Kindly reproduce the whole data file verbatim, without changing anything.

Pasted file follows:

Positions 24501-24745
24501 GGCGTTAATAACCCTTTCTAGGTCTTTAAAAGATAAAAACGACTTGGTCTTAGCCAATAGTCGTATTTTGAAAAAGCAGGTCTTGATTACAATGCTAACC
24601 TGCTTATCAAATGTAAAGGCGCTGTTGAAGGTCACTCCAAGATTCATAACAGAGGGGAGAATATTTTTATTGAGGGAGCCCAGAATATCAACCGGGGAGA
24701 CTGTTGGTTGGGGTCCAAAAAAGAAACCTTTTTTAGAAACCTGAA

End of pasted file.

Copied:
Positions 24501-24745
24501 GGCGTTAATAACCCTTTCTAGGTCTTTAAAAGATAAAAACGACTTGGTCTTAGCCAATAGTCGTATTTTGAAAAAGCAGGTCTTGATTACAATGCTAACC
24601 TGCTTATCAAATGTAAAGGCGCTGTTGAAGGTCACTCCAAGATTCATAACAGAGGGGAGAATATTTTTATTGAGGGAGCCCAGAATATCAACCGGGGAGA
24701 CTGTTGGTTGGGGTCCAAAAAAGAAACCTTTTTTAGAAACCTGAA